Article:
Pangea Sunset Plan

By Ross Madden
Published on January 28, 2019 2:27 pm MT
Updated on April 25, 2022 2:57 pm MT
Posted in Apple, General CNSIT, Knowledge Base, The Cloud, Windows

This post is marked as Deprecated and therefore contains outdated information.

It is official, we are sunsetting Pangea.  While this phasing out will take some careful consideration and migration, we wanted to make sure to document up front what we believe will be the process.

Why are we doing this?

Pangea has been our go-to collaboration tool since 2006.  It has gone through many iterations in terms of access, storage capacity and host hardware/software.  At one point we even had two of them!  However, in today’s world Pangea has been forced to compete with enormous pools of cloud based storage and it is now clear it cannot keep up in a fiscally responsible way.  One good example of this competition is the free OneDrive space we all have access to as part of our campus O365 contract.  Pangea allots a default 20GB for personal shares, while OneDrive serves up a whopping 5TB (roughly 250 times more space).  Also, OneDrive is available at zero additional cost.  By migrating most of our Pangea shares to these other more modern scenarios, we can easily save close to $2,500 annually just on primary storage charges.  Beyond the financial motivations behind this sunsetting, there is also some clear technological advantages to migrating to other collaboration tools, which are outlined here:

How are we going to do this?

We can consider Pangea data as 3 different types.  There is personal Pangea space, collaborative group space, and finally Pangea served web space.  We will address these all separately in turn.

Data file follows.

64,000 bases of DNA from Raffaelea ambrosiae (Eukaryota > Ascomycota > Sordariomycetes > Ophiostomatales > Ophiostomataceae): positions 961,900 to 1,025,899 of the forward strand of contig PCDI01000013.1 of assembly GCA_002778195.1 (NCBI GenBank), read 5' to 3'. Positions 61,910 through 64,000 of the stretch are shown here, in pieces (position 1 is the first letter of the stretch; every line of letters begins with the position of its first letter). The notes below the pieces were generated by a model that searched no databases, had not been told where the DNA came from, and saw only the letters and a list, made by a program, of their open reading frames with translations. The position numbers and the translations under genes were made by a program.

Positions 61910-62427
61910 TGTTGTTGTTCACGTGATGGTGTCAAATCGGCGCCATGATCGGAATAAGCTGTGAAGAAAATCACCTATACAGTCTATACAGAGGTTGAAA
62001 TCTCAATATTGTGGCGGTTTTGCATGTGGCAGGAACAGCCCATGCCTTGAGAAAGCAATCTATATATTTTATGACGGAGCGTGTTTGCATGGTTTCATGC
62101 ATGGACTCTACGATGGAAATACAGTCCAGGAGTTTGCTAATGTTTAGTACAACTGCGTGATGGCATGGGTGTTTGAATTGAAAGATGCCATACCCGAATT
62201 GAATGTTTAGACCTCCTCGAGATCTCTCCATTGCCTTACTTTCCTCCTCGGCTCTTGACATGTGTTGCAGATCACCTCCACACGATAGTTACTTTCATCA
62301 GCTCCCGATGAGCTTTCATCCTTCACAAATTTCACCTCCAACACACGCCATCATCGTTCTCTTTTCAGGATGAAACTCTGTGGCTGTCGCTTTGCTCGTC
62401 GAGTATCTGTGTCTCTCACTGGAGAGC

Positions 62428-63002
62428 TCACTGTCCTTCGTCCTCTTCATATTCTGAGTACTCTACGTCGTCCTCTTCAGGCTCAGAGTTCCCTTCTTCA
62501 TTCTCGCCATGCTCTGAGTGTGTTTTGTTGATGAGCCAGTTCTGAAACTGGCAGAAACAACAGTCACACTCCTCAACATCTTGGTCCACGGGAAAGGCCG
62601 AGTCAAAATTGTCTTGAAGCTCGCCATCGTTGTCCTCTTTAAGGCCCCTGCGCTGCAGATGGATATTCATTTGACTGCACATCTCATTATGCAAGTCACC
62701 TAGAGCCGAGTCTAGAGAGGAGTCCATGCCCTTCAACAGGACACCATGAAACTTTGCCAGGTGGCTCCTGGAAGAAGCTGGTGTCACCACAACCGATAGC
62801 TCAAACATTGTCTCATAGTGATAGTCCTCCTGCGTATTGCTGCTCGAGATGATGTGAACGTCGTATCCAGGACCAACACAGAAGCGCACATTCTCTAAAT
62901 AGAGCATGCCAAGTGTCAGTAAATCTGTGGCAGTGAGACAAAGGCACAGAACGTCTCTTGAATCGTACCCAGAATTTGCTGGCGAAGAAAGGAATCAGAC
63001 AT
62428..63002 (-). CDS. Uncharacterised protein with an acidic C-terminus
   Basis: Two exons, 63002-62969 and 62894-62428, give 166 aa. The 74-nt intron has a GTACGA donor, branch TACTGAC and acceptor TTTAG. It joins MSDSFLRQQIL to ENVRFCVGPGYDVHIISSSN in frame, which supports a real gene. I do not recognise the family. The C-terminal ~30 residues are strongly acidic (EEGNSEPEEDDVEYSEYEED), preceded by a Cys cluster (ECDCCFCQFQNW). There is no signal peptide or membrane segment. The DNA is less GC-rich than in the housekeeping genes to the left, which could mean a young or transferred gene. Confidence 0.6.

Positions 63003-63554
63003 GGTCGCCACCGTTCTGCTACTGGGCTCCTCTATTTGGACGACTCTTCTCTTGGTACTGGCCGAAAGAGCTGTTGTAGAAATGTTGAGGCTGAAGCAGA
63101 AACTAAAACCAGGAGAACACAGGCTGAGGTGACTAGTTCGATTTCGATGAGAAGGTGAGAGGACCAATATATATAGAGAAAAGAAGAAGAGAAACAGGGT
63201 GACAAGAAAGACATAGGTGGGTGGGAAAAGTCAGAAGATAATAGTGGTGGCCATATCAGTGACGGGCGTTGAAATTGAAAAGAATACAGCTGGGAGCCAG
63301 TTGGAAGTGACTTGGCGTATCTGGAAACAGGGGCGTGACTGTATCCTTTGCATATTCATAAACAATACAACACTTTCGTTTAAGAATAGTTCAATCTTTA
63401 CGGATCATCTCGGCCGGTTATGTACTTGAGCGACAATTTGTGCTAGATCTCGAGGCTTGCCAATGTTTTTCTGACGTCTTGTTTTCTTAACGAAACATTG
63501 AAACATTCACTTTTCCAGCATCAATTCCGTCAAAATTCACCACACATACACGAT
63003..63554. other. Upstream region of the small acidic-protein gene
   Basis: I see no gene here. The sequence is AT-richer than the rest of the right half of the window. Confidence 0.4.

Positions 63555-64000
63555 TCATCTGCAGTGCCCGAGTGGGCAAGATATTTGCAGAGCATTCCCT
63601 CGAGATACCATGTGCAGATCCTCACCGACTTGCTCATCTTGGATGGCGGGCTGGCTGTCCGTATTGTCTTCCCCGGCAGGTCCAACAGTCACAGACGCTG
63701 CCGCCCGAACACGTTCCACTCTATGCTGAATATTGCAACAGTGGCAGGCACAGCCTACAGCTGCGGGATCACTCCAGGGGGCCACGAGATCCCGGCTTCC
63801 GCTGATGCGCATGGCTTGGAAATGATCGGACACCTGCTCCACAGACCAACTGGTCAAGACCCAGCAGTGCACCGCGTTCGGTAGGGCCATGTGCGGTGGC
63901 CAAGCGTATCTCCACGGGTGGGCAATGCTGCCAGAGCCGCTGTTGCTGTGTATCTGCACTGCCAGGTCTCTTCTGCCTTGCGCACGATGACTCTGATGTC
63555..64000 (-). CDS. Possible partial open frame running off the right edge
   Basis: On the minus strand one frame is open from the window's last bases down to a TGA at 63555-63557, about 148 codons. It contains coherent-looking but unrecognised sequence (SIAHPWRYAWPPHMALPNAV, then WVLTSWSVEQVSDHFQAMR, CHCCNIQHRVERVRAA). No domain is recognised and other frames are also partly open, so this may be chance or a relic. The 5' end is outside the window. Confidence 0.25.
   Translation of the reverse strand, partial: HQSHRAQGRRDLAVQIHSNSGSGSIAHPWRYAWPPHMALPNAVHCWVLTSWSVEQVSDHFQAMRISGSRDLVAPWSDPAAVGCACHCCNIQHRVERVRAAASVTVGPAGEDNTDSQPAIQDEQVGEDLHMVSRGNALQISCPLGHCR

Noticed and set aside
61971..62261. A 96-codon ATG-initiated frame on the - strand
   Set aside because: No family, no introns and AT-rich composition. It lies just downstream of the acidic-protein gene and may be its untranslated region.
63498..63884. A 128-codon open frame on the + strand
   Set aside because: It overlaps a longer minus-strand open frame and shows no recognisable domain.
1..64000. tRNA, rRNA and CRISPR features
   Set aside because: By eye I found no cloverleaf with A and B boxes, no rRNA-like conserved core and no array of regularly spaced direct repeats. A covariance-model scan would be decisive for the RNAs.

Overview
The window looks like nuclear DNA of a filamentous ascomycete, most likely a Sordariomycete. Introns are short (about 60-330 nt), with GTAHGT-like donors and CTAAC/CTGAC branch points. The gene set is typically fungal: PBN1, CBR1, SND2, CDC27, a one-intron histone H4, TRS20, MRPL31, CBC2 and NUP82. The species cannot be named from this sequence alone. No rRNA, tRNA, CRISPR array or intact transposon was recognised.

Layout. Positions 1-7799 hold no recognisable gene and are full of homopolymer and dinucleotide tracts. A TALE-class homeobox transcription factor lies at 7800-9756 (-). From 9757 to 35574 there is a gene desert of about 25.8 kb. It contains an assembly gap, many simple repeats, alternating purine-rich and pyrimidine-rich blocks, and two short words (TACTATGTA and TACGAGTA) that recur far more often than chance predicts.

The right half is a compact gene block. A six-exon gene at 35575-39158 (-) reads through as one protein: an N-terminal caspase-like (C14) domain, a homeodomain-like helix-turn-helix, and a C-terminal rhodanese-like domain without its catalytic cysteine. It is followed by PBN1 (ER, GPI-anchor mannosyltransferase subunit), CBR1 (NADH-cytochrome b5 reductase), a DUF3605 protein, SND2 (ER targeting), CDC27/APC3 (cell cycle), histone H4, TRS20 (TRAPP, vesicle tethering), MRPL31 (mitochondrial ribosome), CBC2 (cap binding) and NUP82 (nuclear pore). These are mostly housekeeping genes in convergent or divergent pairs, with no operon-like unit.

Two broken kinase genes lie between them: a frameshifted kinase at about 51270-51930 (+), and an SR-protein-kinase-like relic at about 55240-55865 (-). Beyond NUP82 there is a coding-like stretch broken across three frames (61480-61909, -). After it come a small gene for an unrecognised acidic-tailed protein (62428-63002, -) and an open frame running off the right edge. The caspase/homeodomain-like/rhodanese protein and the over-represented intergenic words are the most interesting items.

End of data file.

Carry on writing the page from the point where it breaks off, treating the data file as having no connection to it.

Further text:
Stage One – Personal Pangea Space Migration

Our first goal is to migrate all personal Pangea spaces over to OneDrive.  We have created a writeup for this here and are ready to assist with user migrations immediately.

Stage Two – Collaborative Pangea Group Space Migration

For stage two, we will be transferring all collaborative groups from the Pangea VM over to the new ACNS hosted RStor service.  Collaborative Pangea groups include lab groups (eg: “peersenlab” and “medfordlab”) and other special project groups (eg: “x-ray_facility” and “traits_model”).   As this RStor space will be paid for departmentally, Pangea-era quotas will remain in effect as they are at migration.  If additional space is required for these groups, an official, group funded RStor arrangement must be made.  For example, if you suddenly realize your lab needs more than the 100GB quota they have been using with Pangea, RStor space can be purchased in blocks of 1TB at $70 per year.  The challenge for this stage is simply that users will have to remap their groups at its new location.  We have plenty of documentation on this here:

Other collaborative groups, such as staff, accounting, departmental, and advising shares will be migrated over to the O365 SharePoint Online sites model.  These migrations will also involve close cooperation with the share’s user group and CNSIT.

Stage Three – Pangea Web Group Migration

The final migration involves Pangea served web groups.  These need to be addressed individually to find out where the best new home might be.

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